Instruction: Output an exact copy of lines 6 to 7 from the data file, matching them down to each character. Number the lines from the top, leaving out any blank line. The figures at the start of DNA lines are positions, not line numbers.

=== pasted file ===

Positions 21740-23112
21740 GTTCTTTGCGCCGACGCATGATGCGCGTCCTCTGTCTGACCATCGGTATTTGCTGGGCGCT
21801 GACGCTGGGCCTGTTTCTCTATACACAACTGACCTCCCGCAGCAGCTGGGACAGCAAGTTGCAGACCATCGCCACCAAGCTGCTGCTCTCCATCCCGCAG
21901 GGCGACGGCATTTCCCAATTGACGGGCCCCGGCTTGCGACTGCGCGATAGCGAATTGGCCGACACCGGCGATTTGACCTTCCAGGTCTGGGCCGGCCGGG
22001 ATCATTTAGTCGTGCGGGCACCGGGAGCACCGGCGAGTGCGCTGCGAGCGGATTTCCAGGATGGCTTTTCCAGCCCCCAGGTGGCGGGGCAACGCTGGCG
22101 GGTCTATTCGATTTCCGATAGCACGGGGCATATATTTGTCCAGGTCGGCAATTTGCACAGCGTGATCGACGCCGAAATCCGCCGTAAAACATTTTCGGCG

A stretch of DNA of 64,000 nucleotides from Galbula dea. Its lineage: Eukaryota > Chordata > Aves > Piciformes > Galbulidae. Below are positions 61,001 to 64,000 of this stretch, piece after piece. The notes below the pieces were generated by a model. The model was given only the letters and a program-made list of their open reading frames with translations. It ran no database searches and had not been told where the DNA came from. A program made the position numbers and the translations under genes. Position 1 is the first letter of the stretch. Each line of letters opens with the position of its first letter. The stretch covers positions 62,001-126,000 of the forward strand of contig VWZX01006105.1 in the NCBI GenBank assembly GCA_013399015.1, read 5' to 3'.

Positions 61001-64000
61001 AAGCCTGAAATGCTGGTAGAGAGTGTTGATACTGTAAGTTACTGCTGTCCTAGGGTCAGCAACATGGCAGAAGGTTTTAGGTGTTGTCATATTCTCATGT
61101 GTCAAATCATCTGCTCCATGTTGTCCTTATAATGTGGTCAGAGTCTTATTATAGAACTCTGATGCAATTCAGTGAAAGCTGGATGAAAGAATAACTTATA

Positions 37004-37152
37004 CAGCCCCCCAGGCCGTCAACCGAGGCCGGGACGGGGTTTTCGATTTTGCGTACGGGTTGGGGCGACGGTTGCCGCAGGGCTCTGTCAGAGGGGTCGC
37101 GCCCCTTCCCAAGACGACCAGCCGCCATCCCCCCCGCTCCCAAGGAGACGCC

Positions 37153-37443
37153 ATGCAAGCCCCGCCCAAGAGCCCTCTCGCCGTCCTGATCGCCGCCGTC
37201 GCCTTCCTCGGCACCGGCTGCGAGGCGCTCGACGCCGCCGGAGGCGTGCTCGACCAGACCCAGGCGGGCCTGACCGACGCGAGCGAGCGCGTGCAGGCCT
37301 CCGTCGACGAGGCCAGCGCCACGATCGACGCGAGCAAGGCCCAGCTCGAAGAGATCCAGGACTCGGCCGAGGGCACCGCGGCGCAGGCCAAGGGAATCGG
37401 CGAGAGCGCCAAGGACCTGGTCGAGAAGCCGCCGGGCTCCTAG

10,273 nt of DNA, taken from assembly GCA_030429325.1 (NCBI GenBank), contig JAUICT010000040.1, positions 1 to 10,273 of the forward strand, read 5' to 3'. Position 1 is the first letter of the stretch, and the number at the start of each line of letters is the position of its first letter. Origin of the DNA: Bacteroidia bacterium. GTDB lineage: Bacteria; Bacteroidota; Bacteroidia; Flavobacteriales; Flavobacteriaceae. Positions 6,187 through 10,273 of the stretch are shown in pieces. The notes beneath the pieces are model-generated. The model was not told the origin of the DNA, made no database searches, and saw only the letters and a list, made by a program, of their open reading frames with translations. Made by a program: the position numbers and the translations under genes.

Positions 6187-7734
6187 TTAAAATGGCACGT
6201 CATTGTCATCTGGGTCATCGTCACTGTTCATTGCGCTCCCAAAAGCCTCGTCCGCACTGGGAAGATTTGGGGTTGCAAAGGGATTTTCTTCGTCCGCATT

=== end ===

22101 GGTCTATTCGATTTCCGATAGCACGGGGCATATATTTGTCCAGGTCGGCAATTTGCACAGCGTGATCGACGCCGAAATCCGCCGTAAAACATTTTCGGCG

A stretch of DNA of 64,000 nucleotides from Galbula dea. Its lineage: Eukaryota > Chordata > Aves > Piciformes > Galbulidae. Below are positions 61,001 to 64,000 of this stretch, piece after piece. The notes below the pieces were generated by a model. The model was given only the letters and a program-made list of their open reading frames with translations. It ran no database searches and had not been told where the DNA came from. A program made the position numbers and the translations under genes. Position 1 is the first letter of the stretch. Each line of letters opens with the position of its first letter. The stretch covers positions 62,001-126,000 of the forward strand of contig VWZX01006105.1 in the NCBI GenBank assembly GCA_013399015.1, read 5' to 3'.